Well, where to start? Not wanting to blow my own trumpet, as a former project manager, but project management is, in my humble opinion, vital to a smooth, problem-free, well-executed translation project!
A recent article handily backs up my opinion, stating that project managers are, in fact “indispensable to the process due to the vast number of project variables, requirements, exceptions to project scope, etc.” Project managers liaise with both clients and translators to see a project through to completion. Their role involves understanding clients’ needs and requirements, ensuring that they can all be met, and then creating a logical sequence of tasks to be carried out to a specific deadline, not to mention assigning the work to suitable translators and proofreaders who specialise in the subject in question. (more…)
After my last post about cleaning the uncleanable, I thought that crying over broken ttx files was a thing of the past. Well, it wasn’t, unfortunately. This week I had another file that would not clean up, no matter how many tricks I tried. This problem was (somewhat) solved by: 1) obtaining the TM used by the proofreader 2) running the source file through Trados Workbench’s “Translate” function to create a new bilingual ttx file based on the translations present in the proofreader’s TM 3) cleaning up the ttx file as normal.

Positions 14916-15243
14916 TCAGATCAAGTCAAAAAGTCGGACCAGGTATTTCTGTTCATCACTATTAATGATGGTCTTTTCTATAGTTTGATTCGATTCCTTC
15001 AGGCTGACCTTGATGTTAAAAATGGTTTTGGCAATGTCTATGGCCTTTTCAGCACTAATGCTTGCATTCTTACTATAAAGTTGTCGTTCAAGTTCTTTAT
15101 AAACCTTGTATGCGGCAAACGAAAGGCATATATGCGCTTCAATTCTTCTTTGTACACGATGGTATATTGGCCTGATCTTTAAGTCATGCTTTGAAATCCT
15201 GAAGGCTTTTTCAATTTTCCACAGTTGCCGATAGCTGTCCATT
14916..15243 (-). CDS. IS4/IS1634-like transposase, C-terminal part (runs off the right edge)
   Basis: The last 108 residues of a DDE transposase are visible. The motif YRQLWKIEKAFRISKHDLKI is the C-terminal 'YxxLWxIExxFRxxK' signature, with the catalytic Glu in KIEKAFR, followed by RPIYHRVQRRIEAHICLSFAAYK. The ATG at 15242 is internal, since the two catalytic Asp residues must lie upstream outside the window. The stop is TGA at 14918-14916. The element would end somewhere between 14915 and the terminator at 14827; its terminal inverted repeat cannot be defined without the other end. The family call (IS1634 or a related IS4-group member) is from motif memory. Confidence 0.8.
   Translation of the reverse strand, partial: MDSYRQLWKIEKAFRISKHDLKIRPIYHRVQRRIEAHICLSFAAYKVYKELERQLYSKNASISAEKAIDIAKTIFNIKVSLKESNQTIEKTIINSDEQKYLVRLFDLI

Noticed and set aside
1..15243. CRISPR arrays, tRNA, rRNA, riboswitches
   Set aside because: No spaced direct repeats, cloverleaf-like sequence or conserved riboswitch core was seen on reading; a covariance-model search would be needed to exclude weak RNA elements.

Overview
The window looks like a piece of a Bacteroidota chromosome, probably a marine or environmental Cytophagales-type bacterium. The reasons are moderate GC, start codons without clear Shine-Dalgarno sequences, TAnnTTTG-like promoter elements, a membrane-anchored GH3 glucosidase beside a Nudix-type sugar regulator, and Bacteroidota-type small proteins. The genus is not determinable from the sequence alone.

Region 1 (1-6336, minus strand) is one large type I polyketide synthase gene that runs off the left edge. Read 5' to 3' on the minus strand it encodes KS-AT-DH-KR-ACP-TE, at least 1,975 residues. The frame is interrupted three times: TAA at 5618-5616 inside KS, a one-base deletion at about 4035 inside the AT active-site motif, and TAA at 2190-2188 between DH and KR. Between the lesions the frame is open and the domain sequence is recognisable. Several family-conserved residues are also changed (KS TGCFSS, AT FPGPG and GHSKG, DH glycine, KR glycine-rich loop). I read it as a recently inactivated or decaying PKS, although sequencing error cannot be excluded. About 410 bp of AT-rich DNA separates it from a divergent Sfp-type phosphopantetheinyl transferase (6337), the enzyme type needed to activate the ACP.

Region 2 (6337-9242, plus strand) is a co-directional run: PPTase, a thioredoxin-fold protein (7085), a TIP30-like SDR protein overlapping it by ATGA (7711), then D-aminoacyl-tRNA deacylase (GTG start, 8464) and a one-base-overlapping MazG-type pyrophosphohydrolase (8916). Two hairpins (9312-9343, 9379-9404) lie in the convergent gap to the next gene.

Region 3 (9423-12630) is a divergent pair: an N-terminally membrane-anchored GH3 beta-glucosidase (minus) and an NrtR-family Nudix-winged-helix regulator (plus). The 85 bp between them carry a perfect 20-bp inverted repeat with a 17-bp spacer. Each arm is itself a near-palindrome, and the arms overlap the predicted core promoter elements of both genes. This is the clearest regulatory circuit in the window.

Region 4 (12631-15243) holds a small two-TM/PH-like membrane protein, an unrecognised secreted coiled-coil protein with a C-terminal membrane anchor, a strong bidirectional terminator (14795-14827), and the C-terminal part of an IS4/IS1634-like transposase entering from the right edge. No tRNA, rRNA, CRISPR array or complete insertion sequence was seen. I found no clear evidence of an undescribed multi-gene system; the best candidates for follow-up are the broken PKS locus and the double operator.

The problem may have been caused by the large number of broken tags, but attempts at repairing these and then cleaning the ttx file as normal just did not work. So, after I was able to create a new bilingual ttx file and clean that, the resulting file was still a mishmash of Swedish with English where the tags were broken. Some copy/paste magic was needed to get the file into its final state, but at least it didn’t take too long 🙂
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